Happy October! The 2020 Chicago rental season is now over. The wintertime heating ordinance is now in effect. Now, tuck in with a nice cup of tea because I am about to go off about the Chicago Teacher’s Union and affordable housing.
“Trick or Treat!” We’re all going to be hearing it soon. Small children at the door asking for candy and chanting a phrase that has lost all significance over time. Originally it was a threat: “give us food or we’ll cause harm to your home.” Before that, “give us food to keep the evil spirits away, because this is the time of year when the barriers between our world and the afterlife are very thin.” Maybe the Chicago Teacher’s Union remembers the original meaning of “Trick or Treat.” They certainly are re-enacting it. “Agree to implement our plan for affordable housing citywide or we’ll strike, and hundreds of thousands of babysitters will be very, very happy for several weeks.”
With one week to go the CTU/City of Chicago employment contract negotiations have stalled over the teachers’ demands affordable housing, not only for them but for their students. You heard me. While the specific demands of the CTU have not been revealed, we can get an idea of the scope based on their website. I will include my interpretation of their demands below, with a few personal side notes in parentheses. Continue reading The Chicago Teachers’ Union and Affordable Housing: A Rant
I spent 10 years in the multifamily industry before starting RentConfident. For the first half of that time I was employed directly by the owner of roughly 50 Class C and Class D vintage walkup buildings scattered across the north side of Chicago. For the second half I was a licensed real estate agent focusing primarily on representing tenants in rental transactions across the city and suburbs of Chicago.
It has occurred to me that throughout the history of this blog I’ve spent a lot of time talking about what I learned during those years and in the time since I quit agency, but I haven’t really talked about what I did while I was working there. So for the next two weeks I’ll be doing “day in the life” articles, one from my time working for a landlord and the other from my time working for tenants. Continue reading A Day in the Life of a Landlord’s Leasing Agent
Last week the Lawyers’ Committee for Better Housing, a Chicago based nonprofit, released another study on evictions using Cook County data cross-referenced against census data. Their results can be found here. It’s a worthwhile study which is certainly of equal if not greater interest than the information presented by Eviction Lab, the National Law Center on Homelessness & Poverty’s PDF report on the interactions between eviction and homelessness, and Matthew Desmond’s seminal 2017 book on eviction.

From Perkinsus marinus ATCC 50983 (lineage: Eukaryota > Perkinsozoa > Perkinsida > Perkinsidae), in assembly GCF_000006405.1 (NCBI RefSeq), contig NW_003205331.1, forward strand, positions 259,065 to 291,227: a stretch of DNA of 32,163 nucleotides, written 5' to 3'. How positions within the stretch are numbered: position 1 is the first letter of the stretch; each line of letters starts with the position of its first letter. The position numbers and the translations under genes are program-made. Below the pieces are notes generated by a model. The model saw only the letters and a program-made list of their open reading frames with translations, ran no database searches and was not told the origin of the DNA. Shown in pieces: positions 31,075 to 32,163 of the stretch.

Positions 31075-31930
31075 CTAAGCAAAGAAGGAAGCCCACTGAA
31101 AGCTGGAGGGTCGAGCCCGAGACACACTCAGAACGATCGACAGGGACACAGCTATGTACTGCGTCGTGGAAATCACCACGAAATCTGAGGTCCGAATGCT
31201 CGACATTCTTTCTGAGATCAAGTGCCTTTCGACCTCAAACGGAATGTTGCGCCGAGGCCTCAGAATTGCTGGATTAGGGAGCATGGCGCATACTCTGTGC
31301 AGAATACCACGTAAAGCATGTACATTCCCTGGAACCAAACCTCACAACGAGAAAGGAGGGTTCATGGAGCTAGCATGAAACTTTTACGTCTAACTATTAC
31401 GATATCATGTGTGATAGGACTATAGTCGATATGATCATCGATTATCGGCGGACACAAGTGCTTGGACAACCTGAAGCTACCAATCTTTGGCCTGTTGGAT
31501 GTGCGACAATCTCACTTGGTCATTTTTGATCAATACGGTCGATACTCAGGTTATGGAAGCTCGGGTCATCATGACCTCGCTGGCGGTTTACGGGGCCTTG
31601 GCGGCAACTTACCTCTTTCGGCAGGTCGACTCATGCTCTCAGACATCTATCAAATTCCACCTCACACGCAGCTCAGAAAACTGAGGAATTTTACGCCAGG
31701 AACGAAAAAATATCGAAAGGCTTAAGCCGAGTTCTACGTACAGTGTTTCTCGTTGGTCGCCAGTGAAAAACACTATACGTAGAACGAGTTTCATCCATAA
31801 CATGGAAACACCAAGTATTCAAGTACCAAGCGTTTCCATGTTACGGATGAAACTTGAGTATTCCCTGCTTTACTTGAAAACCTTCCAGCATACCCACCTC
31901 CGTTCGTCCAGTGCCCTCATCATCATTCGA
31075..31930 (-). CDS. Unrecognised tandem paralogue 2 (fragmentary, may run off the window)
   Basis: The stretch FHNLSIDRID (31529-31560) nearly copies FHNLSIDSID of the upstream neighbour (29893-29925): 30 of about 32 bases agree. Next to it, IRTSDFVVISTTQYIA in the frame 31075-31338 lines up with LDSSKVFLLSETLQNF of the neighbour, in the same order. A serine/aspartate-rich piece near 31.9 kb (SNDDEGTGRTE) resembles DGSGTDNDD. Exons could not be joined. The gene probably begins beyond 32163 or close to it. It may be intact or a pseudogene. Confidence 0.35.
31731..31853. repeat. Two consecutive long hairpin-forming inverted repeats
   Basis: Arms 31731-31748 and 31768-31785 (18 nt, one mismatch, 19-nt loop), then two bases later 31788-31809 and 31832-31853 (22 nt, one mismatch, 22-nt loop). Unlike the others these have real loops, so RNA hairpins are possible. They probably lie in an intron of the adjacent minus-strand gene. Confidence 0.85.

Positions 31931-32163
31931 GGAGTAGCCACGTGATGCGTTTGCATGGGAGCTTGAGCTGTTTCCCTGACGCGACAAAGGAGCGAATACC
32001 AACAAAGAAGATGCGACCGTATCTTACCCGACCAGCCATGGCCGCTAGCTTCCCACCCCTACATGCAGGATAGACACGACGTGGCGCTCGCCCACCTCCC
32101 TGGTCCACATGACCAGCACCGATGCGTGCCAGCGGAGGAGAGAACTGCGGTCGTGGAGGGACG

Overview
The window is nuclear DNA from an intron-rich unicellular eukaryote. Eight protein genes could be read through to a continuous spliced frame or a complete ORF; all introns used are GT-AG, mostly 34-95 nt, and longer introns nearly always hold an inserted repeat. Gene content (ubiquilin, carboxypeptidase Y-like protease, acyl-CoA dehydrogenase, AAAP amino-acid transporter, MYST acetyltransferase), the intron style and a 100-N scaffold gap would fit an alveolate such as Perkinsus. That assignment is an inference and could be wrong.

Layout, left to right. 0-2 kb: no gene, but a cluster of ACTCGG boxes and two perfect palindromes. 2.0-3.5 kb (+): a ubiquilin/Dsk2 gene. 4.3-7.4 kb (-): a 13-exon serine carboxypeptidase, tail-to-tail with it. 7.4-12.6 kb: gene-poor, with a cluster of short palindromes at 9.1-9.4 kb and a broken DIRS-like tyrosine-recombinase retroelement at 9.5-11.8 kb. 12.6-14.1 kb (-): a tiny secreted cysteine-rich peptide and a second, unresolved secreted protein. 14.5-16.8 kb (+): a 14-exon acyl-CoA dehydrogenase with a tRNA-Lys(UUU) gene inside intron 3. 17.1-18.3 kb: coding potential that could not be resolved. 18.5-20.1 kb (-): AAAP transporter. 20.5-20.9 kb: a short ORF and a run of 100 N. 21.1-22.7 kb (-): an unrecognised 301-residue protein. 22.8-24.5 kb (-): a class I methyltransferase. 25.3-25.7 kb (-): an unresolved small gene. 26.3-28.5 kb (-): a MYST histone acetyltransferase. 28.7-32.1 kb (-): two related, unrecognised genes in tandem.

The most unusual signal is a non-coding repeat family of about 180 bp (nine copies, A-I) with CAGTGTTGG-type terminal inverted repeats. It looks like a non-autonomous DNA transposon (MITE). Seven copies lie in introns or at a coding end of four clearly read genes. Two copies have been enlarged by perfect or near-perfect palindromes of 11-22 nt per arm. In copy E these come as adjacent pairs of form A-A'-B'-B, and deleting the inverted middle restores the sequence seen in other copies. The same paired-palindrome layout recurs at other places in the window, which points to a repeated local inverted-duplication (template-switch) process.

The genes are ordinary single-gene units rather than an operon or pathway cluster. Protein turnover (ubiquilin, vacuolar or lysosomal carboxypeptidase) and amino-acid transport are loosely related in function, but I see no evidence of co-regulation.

These studies are all fantastic sources of data on the current U.S. eviction crisis. The researchers have all done some excellent work. But there’s a problem. They only focus on the tenant side of things.
A legal eviction is a five-party transaction involving landlords, tenants, judges, lawyers and the sheriff. It might also involve the police, the banks and the insurance companies as well. But for the sake of this article we’re focusing on the main missing party in all of these studies and data portals: the landlords. Continue reading The Missing Side of Eviction Studies
In February of 2016 I ran an article where I searched through Twitter to see the adjectives that people used to describe their landlords. As it’s been a while I figured it might be good to go back and see what Twitter has to say about another topic. I’ve actually had this geographically restricted search running for a while now, sitting in my Tweetdeck and building up. The Chicago area Twitterverse has quite a lot to say about apartment hunting, and most of it isn’t good.
Here are the adjectives that were used in posts that mentioned apartment hunting over the course of roughly twelve months, filtered to exclude posts from property managers, agents and landlords.
Appearing Multiple Times
Stressful (5 times)
My least favorite part about living in Chicago (Twice)
The worst (Twice) Continue reading Twitter’s Opinion of Chicago Apartment Hunting
In January 2016, local Chicago newspapers ran the obituary of a Chicago landlord. His name was Jay Michael and he had died at the age of 34 after a long battle with non-Hodgkin’s lymphoma. He had made his name by investing in unused real estate in struggling neighborhoods. In October 2018, local Chicago newspapers ran the obituary of another Chicago landlord. His name was Louis Wolf and he had died at the age of 94 after years of failing health. He had also made his name by investing in unused real estate in struggling neighborhoods.
Michael’s obituary contains words such as “brainchild,” “creative,” and “forward-thinking.” Wolf’s is peppered with more sinister terms: “cautionary,” “ruthless,” and always in the same sentence with his name, “notorious slumlord.”
Two famous figures in the local rental industry, of the same faith, race and gender, working in the same neighborhood. One, born into wealth in the 1980’s is praised as a hero, although not without his critics. The other, born into poverty in the 1920’s, is condemned as the “worst landlord in Chicago history,” but was also a proud grandfather who is remembered by those close to him as a quiet and kind mentor. What can we learn about being a landlord from the divide between the two? Continue reading Wolf and Jay: Two Landlords’ Approaches to a Troubled Neighborhood